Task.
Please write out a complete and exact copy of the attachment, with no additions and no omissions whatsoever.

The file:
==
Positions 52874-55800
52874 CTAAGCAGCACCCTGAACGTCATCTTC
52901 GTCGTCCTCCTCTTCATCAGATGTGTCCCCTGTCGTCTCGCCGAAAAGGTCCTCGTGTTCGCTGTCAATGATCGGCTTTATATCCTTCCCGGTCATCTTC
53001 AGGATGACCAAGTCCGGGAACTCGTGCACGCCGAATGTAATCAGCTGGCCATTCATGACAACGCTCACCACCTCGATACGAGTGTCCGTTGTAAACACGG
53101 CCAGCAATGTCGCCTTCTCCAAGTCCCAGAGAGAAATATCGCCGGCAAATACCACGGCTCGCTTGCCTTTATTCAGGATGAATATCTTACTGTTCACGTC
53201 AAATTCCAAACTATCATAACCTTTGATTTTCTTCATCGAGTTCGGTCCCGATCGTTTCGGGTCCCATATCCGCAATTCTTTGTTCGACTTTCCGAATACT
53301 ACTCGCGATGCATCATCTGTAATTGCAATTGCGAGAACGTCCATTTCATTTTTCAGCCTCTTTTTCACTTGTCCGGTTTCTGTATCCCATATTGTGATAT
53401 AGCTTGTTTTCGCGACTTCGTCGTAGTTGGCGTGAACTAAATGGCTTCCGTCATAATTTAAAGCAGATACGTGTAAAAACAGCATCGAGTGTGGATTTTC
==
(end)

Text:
Positions 52874-55800
52874 CTAAGCAGCACCCTGAACGTCATCTTC
52901 GTCGTCCTCCTCTTCATCAGATGTGTCCCCTGTCGTCTCGCCGAAAAGGTCCTCGTGTTCGCTGTCAATGATCGGCTTTATATCCTTCCCGGTCATCTTC
53001 AGGATGACCAAGTCCGGGAACTCGTGCACGCCGAATGTAATCAGCTGGCCATTCATGACAACGCTCACCACCTCGATACGAGTGTCCGTTGTAAACACGG
53101 CCAGCAATGTCGCCTTCTCCAAGTCCCAGAGAGAAATATCGCCGGCAAATACCACGGCTCGCTTGCCTTTATTCAGGATGAATATCTTACTGTTCACGTC
53201 AAATTCCAAACTATCATAACCTTTGATTTTCTTCATCGAGTTCGGTCCCGATCGTTTCGGGTCCCATATCCGCAATTCTTTGTTCGACTTTCCGAATACT
53301 ACTCGCGATGCATCATCTGTAATTGCAATTGCGAGAACGTCCATTTCATTTTTCAGCCTCTTTTTCACTTGTCCGGTTTCTGTATCCCATATTGTGATAT
53401 AGCTTGTTTTCGCGACTTCGTCGTAGTTGGCGTGAACTAAATGGCTTCCGTCATAATTTAAAGCAGATACGTGTAAAAACAGCATCGAGTGTGGATTTTC